and calibrated measurement of the circumference of all these factors to determine compliance with the clear and present danger test, the Court should not be misinterpreted as devaluing violations of law. By all means, violations of law should be vigorously prosecuted by the State for they breed their own evil consequence. But to repeat, the need to prevent their violation cannot per se trump the exercise of free speech and free press, a preferred right whose breach can lead to greater evils.68 [emphasis in the original]. 105. The Supreme Court thus laid down an important test in Chavez v. Gon-

zales for the determination of the constitutional propriety of imposing prior restraint on free expression: the totality of the injurious effects of the violation of the private and public interest weighed against the preferred status granted by both the Philippine Constitution and international treaties protecting freedom of speech and of the press. 106. A content-based or content-restrictive regulation arises from the very

subject matter of the utterance or speech. The strictest scrutiny is given content-based regulations because of its inherent and invasive impact. The rationale for this is explained in Police Department of Chicago v. Mosley,69 where the US Supreme Court stated: [A]bove all else, the First Amendment means that government has no power to restrict expression because of its message, its ideas, its subject matter, or its content. To permit the continued building of our politics and culture, and to assure self-fulfillment for each individual, our people are guaranteed the right to express any thought, free from government censorship. The essence of this forbidden censorship is content control. Any restriction on expressive activity because of its content would completely undercut the "profound national commitment to the principle that debate on public issues should be uninhibited, robust, and wide-open [citations omitted].

107.

Here, apropos is the clear and present danger test, with the burden of

proof of constitutionality resting upon the government. Thus, the government must show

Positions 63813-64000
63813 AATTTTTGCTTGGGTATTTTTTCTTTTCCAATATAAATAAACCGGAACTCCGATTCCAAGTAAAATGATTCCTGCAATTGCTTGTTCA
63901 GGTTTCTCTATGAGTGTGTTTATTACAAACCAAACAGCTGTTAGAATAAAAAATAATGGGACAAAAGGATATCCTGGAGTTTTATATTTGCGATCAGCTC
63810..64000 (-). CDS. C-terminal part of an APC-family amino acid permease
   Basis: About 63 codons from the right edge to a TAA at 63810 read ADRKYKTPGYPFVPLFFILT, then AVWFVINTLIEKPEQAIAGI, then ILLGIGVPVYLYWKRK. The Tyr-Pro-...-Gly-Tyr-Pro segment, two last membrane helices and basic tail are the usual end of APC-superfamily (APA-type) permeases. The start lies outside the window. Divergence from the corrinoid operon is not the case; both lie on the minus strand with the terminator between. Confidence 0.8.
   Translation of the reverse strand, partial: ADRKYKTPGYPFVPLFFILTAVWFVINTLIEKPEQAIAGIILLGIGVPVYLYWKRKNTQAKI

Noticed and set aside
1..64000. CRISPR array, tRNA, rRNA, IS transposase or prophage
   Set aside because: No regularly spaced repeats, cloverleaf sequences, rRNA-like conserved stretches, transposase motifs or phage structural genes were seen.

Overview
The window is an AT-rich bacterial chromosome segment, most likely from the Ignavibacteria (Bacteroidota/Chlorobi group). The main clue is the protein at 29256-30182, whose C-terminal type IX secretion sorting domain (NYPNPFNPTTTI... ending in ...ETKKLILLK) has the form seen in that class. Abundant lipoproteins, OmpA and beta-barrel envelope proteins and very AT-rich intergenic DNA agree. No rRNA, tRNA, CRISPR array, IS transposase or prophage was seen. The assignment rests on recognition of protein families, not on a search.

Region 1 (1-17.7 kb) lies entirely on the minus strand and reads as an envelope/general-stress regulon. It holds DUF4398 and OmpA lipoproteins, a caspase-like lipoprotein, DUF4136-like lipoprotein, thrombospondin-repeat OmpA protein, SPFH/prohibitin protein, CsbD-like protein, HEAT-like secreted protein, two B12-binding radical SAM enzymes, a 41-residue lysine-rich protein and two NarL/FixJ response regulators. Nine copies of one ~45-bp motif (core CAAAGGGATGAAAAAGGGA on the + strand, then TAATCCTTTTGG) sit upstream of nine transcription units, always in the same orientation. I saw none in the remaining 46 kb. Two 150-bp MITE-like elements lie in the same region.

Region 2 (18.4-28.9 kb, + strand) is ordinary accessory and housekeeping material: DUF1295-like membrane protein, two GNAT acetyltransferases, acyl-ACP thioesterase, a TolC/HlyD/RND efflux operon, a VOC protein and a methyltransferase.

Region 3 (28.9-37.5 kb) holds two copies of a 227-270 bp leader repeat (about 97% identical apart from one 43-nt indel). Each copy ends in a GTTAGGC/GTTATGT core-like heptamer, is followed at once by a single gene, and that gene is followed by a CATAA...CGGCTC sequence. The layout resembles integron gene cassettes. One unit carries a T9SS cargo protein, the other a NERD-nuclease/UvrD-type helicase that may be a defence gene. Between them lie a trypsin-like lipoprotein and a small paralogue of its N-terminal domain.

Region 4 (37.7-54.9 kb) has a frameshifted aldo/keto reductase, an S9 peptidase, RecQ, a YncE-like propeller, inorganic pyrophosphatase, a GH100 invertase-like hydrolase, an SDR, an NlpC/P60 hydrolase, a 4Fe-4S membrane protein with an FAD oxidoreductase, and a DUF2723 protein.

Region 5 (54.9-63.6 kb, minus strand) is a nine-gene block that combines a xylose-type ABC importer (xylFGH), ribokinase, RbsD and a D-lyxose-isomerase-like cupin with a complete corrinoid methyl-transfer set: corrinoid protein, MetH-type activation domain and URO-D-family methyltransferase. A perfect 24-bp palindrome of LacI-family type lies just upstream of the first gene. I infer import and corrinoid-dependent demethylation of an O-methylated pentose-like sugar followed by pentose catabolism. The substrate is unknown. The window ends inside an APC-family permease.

68 69

Chavez v. Gonzales, G.R. No. 168338 , Feb. 15, 2008. 408 U.S. 92, 95-96 (1972).

40

several things: First, the type of harm the speech sought to be restrained would bring about is grave and imminent. The harm must be a substantive and imminent evil that has taken the life of a reality already on ground.70 Second, the regulation must also serve an important or substantial government interest, which is unrelated to the suppression of free expression.71 Third, the incidental restriction on speech must be no greater than what is essential to the furtherance of that interest.72 A restriction must not be so broad as to encompass more than what is required to satisfy the governmental interest. Fourth, the restrictions must be neither overbroad nor vague.73

108.

On this test, the Defendants-Appellees case falls. First, there is noth-

ing in the facts to show that the government considered the Manila Peninsula standoff as an issue of public emergency. There was no formal declaration that such was the case as required by the International Covenant on Civil and Political Rights (ICCPR), if derogations of the States human rights obligations are to be permitted.74 The government all along considered it a subject of a mere police operation, as in fact, operatives of the PNPs Special Action Force carried out the assault. Second, the sweeping nature of the measure employed by the government directly and grievously impaired protected speech such that Third, it exceeded what is required to satisfy the specific governmental interest involved. Not only were the journalists arrested, they were cuffed and hauled off to prison camp without being told why there were being subjected to the highly invasive procedure. Fourth, the restrictions, because these lack the clear guidelines of a statute, are overbroad and vague that they invade the sphere of protected freedoms not only of the press but above all, of citizens.

70 71 72

73

74

Iglesia ni Cristo v. Court of Appeals, 328 Phil. 893 (1996). Adiong v. COMELEC, G.R. No. 103956, March 31, 1992, 207 SCRA 712, cited in ABS-CBN Broadcasting Corp. v. COMELEC, 380 Phil. 780, 795 (2000). Adiong v. COMELEC, G.R. No. 103956, March 31, 1992, 207 SCRA 712, and Gonzales v. COMELEC, 137 Phil. 471 (1969), cited in ABS-CBN Broadcasting Corp. v. COMELEC, 380 Phil. 780, 795 (2000). Iglesia ni Cristo v. Court of Appeals, 328 Phil. 893 (1996); Gonzales v. COMELEC, 137 Phil. 471 (1969); ABS-CBN Broadcasting Corp. v. COMELEC, 380 Phil. 780 (2000); Social Weather Stations v. COMELEC, G.R. No. 147571, May 5, 2001, 357 SCRA 496. This is discussed extensively in arguments below.